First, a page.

|THE LENDER'S EYE: WHAT LESSONS CAN WE AND OUR CUSTOMERS LEARN FROM BORDERS?|
Don't let fear of lender liability gag you from giving timely warnings—when asked
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What was surprising about the Borders Group's Chapter 11 filing this week was the way the company's problems crept up under the radar until very recently. It was not an unsurprising development, in hindsight, but the speed at which it seemed to evolve surprised many observers.
What can this tell us about some of our own community banking customers and the quality and extent of their planning efforts?
As I understand the facts from the press reports, Borders Group made a number of strategic errors. Its owners and managers read the same tea leaves that all of us did and drew some conclusions from their observations that had a dramatic and unfortunate outcome on their business.
Even the failure of major strategies by such a large market participant can be instructive for community bankers. Here's a "big picture" sense of what they did and how these could have been errors and missteps by any of our community banking customers. The only differences here are the scale of the implementation and the scale of the misfortune.
Where did Borders go wrong?
Millions of books continue to be sold today, in spite of allegedly shrinking attention spans. And Borders was once held up as a brilliant model of book retailing.
So how did this bookseller wind up in such an unhappy chapter, Chapter 11?
First, the company sold its then-unprofitable internet sales capability to Amazon nearly ten years ago.
Perhaps management can be excused for not having then seen the importance of an internally owned and controlled web sales capability. But today it seems like a colossal failure at the time in anticipating the future in terms of evolving sales channels.
Second, the company deliberately "juiced" its return on common equity, the ultimate capitalistic ratio of Return on Equity.
Borders did so by incurring debt and using that debt to buy back common equity in the marketplace. While this reduced equity and increased financial leverage in the arithmetic sense, it also was, in effect, destroying the seed corn of the business.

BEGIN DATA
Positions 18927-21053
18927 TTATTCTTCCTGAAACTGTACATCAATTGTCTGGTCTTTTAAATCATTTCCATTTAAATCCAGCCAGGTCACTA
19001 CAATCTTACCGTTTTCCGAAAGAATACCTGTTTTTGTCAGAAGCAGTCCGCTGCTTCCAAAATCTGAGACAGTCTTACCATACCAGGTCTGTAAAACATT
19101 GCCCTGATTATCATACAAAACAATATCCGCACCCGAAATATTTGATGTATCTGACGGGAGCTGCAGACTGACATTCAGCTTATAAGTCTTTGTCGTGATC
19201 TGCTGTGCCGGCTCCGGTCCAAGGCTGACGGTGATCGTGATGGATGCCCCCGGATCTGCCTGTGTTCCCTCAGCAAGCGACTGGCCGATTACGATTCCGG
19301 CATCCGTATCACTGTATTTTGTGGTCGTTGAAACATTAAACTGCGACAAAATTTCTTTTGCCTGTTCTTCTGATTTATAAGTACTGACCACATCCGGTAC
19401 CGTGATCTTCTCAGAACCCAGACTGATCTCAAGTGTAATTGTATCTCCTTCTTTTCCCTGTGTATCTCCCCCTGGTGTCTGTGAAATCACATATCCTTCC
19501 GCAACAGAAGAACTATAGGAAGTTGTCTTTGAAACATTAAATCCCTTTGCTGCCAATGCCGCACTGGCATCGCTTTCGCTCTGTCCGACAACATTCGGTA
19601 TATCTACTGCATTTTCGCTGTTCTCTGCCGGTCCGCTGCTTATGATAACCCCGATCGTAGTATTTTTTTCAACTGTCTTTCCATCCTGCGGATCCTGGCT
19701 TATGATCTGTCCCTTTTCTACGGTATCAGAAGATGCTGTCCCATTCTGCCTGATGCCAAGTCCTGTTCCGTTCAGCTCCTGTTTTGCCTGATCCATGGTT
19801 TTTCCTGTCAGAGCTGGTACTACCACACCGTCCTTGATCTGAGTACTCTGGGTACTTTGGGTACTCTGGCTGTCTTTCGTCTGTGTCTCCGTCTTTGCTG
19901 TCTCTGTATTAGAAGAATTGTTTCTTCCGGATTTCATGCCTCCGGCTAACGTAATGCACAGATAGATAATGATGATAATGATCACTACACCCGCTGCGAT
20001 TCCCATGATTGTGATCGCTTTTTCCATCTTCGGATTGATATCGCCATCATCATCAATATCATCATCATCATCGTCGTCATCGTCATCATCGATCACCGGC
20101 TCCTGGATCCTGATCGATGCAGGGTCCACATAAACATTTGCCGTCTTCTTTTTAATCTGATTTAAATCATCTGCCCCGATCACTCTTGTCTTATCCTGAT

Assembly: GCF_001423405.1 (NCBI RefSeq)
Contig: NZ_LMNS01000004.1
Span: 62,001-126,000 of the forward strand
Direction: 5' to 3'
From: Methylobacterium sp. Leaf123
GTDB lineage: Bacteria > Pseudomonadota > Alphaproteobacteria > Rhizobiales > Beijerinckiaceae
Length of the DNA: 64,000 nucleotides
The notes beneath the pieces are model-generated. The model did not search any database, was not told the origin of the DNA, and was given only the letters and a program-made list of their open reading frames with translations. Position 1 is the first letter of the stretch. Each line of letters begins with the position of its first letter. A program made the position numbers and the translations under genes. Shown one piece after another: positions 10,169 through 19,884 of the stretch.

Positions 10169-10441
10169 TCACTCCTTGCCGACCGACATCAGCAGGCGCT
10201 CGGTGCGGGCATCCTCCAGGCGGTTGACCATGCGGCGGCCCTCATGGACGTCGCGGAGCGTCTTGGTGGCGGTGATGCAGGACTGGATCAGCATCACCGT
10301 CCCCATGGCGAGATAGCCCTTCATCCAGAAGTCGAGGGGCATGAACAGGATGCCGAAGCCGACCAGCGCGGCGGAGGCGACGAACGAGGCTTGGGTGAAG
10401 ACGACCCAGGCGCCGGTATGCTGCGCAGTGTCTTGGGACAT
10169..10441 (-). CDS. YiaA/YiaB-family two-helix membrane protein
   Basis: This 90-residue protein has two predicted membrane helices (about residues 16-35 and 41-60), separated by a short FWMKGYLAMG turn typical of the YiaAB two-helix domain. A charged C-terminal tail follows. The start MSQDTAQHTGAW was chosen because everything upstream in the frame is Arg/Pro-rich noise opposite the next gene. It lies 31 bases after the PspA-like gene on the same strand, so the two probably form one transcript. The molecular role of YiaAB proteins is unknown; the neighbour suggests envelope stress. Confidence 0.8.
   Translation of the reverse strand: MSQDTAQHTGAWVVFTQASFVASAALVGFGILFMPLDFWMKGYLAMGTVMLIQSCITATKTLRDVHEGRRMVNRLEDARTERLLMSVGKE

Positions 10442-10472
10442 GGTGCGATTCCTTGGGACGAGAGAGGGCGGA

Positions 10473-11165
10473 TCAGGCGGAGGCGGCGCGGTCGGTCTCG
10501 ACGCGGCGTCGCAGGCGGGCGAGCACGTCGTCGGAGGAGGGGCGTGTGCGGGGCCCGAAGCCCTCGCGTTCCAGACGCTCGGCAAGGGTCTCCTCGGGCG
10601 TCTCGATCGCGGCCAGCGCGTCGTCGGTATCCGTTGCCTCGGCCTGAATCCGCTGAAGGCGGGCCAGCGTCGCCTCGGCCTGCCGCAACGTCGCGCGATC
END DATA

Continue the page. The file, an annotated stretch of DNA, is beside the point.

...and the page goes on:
Equity capital is a scarce commodity in most businesses.
That this business chose to deliberately destroy it and borrowed money to do just that seems to me, at least, to be supremely short sighted. Sure, this strategy improved the nominal returns of the business (return on shareholders' equity and price earnings ratio of the common stock) for a while. But it left the company short of equity during extremely difficult market conditions that occurred over the last three years.
Did it never occur to anyone at the company that too sharp a pencil can rip the paper?
Third, Borders embarked on an aggressive physical expansion of store locations.
This expansion was characterized by a large increase in fixed costs-bricks and mortar and interest on a huge and growing mountain of debt.
Where were the company's bankers?
What about its financial advisors?
Were they blinded by the potential for fee income and the anticipation of generous yields on borrowed money?
The failure seems more prosaic when one thinks about the economic environment we all lived through during the last decade. Small businesses and large have to think through strategic challenges of distribution channels, product mix, size and scale, capitalization, stockholder benefit, and the legitimate concerns of various corporate constituencies.
Why didn't somebody speak up?
Do commercial bankers give business advice anymore?
Have we become so spooked with the threat of lender liability law suits that we are mum and mute when our customers speak to us of their plans and projects?
Do we know fantasy when we hear it?